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Road trip in Chiang Mai

20 December 2015

The trip was to Wat Phra That Doi Suthep. After a few minutes of orientation in the city, my eldest son, Robin took on the wheel. His first real driving experience is not in Singapore. It is Thailand!
Revisiting the temple 24 years later is unthinkable. Back then, both Goh and I were not married. We are now back at the temple, along with 3 sons. Time flies. Papa and I took the back seat, literally.

We’re not fans of temples. So we just chose the most significant temple to visit. Doi Suthep seems to be the most well-known. The most impressionable feature to us, was a structure with a giant bell donated by a Singaporean. There was a sign written Mr Tan Ah Ngoh: Blk 344 Ang Mo Kio Ave 3 #05-2202

Singapore 2056, THB100,000. (Magnify the photo to see clearly). Dominique and I stopped and guessed when was the donation made. The donation should be made between 1979 and 1995 because Singapore’s 6-digits postal code was introduced in that year. THB100,000 should be a large sum of money. Mr Ngoh and family should be glad that the structure is still there and fellow Singaporeans feel proud of his generosity.

Watching Robin calmly drove in the mountain roads, I have mixed feelings. The time our family have holiday together is getting lesser each year. After self-drive family holiday, in Australia, East Malaysia, New Zealand, Taiwan, UK, USA, Canada, Indonesia, the driving experience made the kids’ desire to drive their own car even stronger. They want independence and freedom, ability to travel without parents, while their friends envy them about the confidence their parents have on them. Letting go is a natural process and we’re experiencing it. Let the boys call the shots.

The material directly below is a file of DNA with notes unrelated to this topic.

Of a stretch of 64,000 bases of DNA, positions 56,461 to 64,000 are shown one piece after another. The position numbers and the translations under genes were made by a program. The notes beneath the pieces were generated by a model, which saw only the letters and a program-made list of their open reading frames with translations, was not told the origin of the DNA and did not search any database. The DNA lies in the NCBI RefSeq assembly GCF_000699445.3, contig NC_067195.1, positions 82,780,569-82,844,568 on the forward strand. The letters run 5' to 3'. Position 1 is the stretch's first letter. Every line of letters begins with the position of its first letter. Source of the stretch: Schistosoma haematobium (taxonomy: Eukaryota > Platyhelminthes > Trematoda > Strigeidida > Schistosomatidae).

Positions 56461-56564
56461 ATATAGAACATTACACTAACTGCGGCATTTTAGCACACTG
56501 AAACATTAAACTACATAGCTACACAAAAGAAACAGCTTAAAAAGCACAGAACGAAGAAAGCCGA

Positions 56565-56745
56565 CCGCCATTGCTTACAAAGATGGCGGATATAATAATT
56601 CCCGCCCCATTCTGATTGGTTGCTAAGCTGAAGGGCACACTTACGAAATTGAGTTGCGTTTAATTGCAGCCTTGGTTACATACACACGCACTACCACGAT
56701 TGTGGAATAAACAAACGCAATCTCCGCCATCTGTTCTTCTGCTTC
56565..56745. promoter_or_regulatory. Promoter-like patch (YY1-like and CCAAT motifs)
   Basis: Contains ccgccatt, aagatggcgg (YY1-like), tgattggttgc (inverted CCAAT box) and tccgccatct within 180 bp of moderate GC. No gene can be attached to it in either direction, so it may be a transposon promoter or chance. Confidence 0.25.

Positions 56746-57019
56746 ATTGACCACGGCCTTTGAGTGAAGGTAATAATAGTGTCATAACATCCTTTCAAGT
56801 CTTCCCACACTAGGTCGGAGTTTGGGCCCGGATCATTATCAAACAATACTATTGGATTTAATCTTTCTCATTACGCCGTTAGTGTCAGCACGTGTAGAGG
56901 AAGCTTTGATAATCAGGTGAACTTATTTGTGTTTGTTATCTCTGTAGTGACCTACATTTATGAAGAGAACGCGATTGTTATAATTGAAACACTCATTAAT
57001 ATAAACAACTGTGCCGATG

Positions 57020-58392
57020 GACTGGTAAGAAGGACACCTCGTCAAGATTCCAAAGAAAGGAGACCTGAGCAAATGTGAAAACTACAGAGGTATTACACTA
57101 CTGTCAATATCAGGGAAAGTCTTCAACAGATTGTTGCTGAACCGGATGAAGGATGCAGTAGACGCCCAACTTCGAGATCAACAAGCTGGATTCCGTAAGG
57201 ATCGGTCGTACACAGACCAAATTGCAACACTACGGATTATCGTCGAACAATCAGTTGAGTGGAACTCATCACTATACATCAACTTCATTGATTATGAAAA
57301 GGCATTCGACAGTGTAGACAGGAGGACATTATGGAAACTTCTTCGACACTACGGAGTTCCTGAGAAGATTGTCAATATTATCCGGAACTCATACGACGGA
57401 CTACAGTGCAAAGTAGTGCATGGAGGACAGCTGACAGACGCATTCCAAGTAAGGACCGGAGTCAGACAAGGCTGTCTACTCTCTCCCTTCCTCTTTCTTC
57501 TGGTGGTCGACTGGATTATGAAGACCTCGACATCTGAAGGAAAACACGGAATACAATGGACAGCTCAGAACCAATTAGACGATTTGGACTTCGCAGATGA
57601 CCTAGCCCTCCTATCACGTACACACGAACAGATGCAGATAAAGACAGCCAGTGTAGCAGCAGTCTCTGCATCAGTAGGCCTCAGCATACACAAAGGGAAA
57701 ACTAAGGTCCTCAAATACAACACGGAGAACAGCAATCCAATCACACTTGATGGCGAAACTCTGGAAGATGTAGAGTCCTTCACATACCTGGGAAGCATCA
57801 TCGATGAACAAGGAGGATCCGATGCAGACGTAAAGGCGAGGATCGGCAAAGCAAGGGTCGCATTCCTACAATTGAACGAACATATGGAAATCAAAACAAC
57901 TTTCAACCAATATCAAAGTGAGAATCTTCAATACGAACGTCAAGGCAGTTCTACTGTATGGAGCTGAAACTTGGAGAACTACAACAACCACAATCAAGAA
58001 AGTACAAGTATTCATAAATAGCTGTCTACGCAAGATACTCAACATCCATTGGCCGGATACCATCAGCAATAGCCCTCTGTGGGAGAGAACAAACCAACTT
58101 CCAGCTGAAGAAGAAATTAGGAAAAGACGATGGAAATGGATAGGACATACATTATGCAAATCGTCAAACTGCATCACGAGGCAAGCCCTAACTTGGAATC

Robin is competent in driving mountain roads. You will never get this in Singapore.

Revisiting Wat Phra That Doi Suthap 24 years later.

This structure is donated by a Singaporean.

At Doi Pui village, a destination we didn’t plan, we chanced upon the most delicious BBQ chicken thigh just 10% of price we could get in Singapore. Al fresco dining at a different level.


We should be the stall’s biggest customer of the day.

Clement said the dog looked grateful for the food he gave it.

Not the typical tourist place. Doi Pui Village, the Karen ethnic group village.

Lesson on the mechanicals of Toyota Vios. This is the most commonly seen car in Thailand.

The bricks with our wishes at Wat Phra That Doi Suthap

All massage places around Thapae Gate was flooded with marathon runners. We went to one with less customers. Moral of the story: Go to a massage shop that has less customers. They will value your business more and the masseurs are not overworked.

On a red car from Hotel M to Chiang Mai Bus Terminal 3.

At Chiang Mai Bus Terminal 3, waiting for our number. All announcement is in Thai. Dominique googled Thai number and helped papa to monitor the status. Our bus fares THB660 for 5 of us.

Clement had a stiff neck. We were pleasantly surprise that the masseur gave him a free massage, while both Goh and I had 30 minutes during the wait for bus.

Head can turn after massage. This boy trusts professional more than his parents.

To Chiang Rai.

Looked chaotic but we were all calm and collected. All are savvy travelers.

Economy class is not bad.


About Pamela's Online Journal

Working mother of 3 boys, loves travelling & writing.


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